List of FiguresList of TablesAcknowledgments IntroductionPART I. CORPORATE BLOAT AND FALLING WAGES1. The Wage Squeeze2. The Bureaucratic Burden3. The Stick StrategyPART II. PAYING THE PRICE4. Lives and Livelihoods5. Values and Jobs6. We Take the Low RoadPART III. TRIMMING THE BLOAT EASING THE SQUEEZE7. Skills Mismatch or Globalization?8. Wielding the Stick9. Can We Take the High Road?NotesBibliographyIndex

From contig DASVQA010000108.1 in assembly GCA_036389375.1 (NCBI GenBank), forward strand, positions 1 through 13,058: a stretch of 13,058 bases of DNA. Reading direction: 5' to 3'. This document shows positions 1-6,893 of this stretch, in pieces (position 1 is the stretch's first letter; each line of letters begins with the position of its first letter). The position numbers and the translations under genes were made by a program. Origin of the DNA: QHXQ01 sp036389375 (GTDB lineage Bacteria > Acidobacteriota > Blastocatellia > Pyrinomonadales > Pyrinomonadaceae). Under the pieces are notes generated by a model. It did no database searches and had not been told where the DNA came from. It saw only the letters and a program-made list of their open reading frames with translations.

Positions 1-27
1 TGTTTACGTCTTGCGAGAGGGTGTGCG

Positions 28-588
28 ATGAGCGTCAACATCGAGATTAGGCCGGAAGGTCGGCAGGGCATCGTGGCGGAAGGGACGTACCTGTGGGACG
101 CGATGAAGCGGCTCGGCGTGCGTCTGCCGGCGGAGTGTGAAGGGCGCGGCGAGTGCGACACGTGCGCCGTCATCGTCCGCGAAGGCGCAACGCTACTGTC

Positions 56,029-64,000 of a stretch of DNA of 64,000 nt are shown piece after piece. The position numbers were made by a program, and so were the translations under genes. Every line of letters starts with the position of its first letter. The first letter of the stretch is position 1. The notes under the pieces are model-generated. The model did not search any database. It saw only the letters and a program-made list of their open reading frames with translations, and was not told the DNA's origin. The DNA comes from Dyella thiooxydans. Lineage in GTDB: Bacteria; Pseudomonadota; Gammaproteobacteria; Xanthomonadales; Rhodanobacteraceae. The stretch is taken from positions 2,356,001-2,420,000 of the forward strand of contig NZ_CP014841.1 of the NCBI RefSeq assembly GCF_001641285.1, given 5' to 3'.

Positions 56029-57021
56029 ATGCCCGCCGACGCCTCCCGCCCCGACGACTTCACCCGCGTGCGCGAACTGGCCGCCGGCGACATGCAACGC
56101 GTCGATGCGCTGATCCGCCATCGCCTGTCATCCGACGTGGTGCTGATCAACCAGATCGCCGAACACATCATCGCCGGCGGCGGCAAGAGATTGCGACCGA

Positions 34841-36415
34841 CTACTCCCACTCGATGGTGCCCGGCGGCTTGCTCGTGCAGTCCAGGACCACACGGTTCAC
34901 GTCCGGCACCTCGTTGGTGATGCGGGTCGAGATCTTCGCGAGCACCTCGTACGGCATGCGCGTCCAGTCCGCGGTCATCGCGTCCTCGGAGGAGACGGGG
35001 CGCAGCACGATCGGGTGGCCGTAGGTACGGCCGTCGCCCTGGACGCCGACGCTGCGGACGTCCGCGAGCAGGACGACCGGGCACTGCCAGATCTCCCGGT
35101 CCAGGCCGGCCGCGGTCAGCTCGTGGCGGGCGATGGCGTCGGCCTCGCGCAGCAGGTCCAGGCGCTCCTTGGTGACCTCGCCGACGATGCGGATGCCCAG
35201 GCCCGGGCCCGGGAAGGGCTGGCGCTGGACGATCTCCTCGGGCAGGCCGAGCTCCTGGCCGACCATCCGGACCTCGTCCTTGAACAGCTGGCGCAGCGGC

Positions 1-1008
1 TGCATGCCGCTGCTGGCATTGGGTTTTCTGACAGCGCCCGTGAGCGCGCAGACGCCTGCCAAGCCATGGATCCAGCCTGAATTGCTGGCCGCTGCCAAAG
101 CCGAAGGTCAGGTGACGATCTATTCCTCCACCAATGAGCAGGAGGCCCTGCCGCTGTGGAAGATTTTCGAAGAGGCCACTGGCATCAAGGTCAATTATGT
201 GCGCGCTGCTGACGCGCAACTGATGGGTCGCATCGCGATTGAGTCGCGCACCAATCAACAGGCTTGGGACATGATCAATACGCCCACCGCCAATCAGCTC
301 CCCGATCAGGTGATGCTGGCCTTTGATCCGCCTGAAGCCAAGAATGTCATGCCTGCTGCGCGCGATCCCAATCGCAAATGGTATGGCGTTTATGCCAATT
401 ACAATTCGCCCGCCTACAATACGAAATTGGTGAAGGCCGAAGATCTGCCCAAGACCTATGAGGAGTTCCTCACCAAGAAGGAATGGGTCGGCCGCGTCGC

Since the early 1980s, economic experts have recommended "downsizing" as the best way for U.S. corporations to remain competitive. Reducing unnecessary staff would lower costs, increase profits, and transform these companies into lean, mean production machines. As many American businesses pursued this strategy-often in the wake of mergers and acquisitions that left them with an unwieldy layer of middle management-and raised their bottom line, it seemed the experts were right. Yet as David M. Gordon shows in this iconoclastic book, most of them have really only gone halfway. They are "mean," but far from lean.Tracing the overall employment patterns of the past decade, Gordon shows that most American companies actually employ more managers and supervisors than ever before. These ever-increasing functionaries control company payrolls and pay themselves generous salaries-at the expense of average workers. For despite a steadily growing economy the real wages of the American worker have been falling for the past 20 years. To explain this decline and the much-debated "wage gap" that resulted, pundits and professors invoke various causes ranging from the flow of production jobs overseas to the average worker's lack of the technological skills needed in today's "knowledge economy." But Gordon exposes the single greatest factor in this decline, a corporate strategy that penalizes line workers and hinders businesses from competing effectively in world markets: the simultaneous overstaffing of management hierarchies and the inadequate compensation of workers.Instead of sharing profits with their employees, thus encouraging them to work harder, management has more often opted to prod workers by instilling fear of layoffs. Gordon unerringly plots the shortsighted and disastrous course of U.S. corporations, and documents the tremendous social and personal costs to their employees. Yet in addition to telling the harsh truth about downsizing, he suggests policies to ensure fairer business practices. Wages can increase-indeed, they must-as the economy begins to perform more efficiency.U.S. corporations have become fat and mean. They need to become lean and decent-not just for the sake of their workers, but for the sake of their competitive advantage. This provocative and original book shows how they can.